On the 17th of Nissan/Aviv, at the time of the Feast of First-fruits, Israel crossed the Red Sea (Exod. 14:13-14) and ate of the first-fruits from the Promised Land (Josh. 5:10-12). On the same date, Jesus Christ rose from the dead. A male lamb without blemish would be offered (Lev. 23:12). Jesus was offered as a sin offering on our behalf, though He committed no sin and He is also the lamb of God who takes away the sin of the world (2 Cor. 5:21; John 1:29).
At the Feast of Weeks, 50 days after the Feast of First-fruits the church was born and the Holy Spirit was poured out at Pentecost.
On Rosh HaShana/Trumpets the trumpets were blown. Shofars are usually blown on New Year’s Day in synagogues and the Lord Jesus return will be announced by the blowing of the trumpet (Matt. 24:29-31; 1 Cor. 15:52; 1 Thess. 4:16).
The Day of Atonement occurred once a year when the High Priest would enter the holy of holies with cord tied round the ankle lest he died and had to be dragged out by others. When the Lord was crucified, the curtain of the temple was torn in two from top to bottom. Christ is the atoning sacrifice for sins, (1 John 2:2) and our great High Priest, meaning that we can now boldly approach the throne of grace (Heb. 4:16).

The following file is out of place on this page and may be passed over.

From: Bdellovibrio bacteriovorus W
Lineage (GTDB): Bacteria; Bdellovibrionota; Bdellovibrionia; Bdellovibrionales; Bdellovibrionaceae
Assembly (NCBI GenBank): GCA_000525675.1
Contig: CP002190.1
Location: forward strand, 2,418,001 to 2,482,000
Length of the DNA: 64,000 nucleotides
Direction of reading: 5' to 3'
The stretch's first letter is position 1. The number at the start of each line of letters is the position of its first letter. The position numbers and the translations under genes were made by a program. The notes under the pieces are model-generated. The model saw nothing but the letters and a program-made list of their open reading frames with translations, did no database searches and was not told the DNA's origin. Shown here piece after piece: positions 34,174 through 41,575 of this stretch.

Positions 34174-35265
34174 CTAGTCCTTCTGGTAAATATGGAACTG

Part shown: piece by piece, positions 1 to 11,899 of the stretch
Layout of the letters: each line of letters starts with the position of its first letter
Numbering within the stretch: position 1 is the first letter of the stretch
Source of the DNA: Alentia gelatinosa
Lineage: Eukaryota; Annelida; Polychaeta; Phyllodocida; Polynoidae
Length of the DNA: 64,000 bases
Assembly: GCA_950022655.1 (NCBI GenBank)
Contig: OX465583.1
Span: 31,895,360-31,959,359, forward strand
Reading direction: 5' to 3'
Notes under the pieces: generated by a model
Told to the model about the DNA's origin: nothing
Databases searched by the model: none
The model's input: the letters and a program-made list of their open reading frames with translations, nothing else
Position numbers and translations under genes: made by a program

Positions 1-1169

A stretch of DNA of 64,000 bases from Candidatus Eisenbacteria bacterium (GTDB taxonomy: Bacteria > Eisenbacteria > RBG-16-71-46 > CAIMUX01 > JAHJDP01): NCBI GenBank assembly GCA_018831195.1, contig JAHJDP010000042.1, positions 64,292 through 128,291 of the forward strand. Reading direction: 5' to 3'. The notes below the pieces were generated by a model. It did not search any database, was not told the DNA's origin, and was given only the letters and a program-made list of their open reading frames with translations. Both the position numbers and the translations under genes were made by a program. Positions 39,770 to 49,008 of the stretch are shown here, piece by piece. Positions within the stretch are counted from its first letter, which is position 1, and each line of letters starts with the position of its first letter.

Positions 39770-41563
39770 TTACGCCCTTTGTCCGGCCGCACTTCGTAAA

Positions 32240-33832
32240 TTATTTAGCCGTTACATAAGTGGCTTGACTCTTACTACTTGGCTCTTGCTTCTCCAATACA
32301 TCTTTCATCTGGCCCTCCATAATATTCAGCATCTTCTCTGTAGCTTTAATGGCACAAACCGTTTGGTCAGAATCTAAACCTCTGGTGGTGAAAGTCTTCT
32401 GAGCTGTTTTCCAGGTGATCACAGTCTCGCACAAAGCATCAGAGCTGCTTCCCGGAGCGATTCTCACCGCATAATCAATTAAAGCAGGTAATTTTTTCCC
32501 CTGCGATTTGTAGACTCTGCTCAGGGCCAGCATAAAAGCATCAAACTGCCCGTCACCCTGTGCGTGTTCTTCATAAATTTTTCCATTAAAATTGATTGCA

At the Feast of Tabernacles, the Israelites dwelt in booths in the wilderness. The Lord Jesus dwelt (meaning tabernacled) among us (John 1:14). Isaiah prophesied of Immanuel, (God with us) who would be conceived of a virgin. Jesus fulfilled that emphatically (Matt. 1:23). Following His return God will again dwell or tabernacle with man as all nations go up to Jerusalem (Zech. 14:16-19; Rev. 21:3).
i Arnold G. Fructenbaum Jewishness and the Trinity http://www.jewsforjesus.org/publications/issues/v01-n08/jewish
ii Ada Habershon The Study of the Types (Kregel, Grand Rapids; 1985)p165 (Psa. 105:26-Matt. 12:18/Psa. 106.23-Isi.42:1/Deut. 18:15-19-John 6:14/Psa. 99:6-Heb. 7:24/Exod. 18:13-John 5:27/Exod. 3:1-John 10:11, 14/Isa. 63:12-13-Isa.55:4/Exod. 33:8-9-1 Tim. 2:5/Num. 21:7-Rom. 8:34/Acts 7:35-Micah 5:2)
iii Ibid, (Gen. 37:2-John 10:11, 14/Gen. 37:3-Matt 3:17/Gen. 37:23-Matt 27:28/Gen. 37:28-Matt 26:15/Gen. 37:36-Matt 2:14-15/Gen. 42:22-Matt 27:25/Gen. 45:1-Luke 24:31)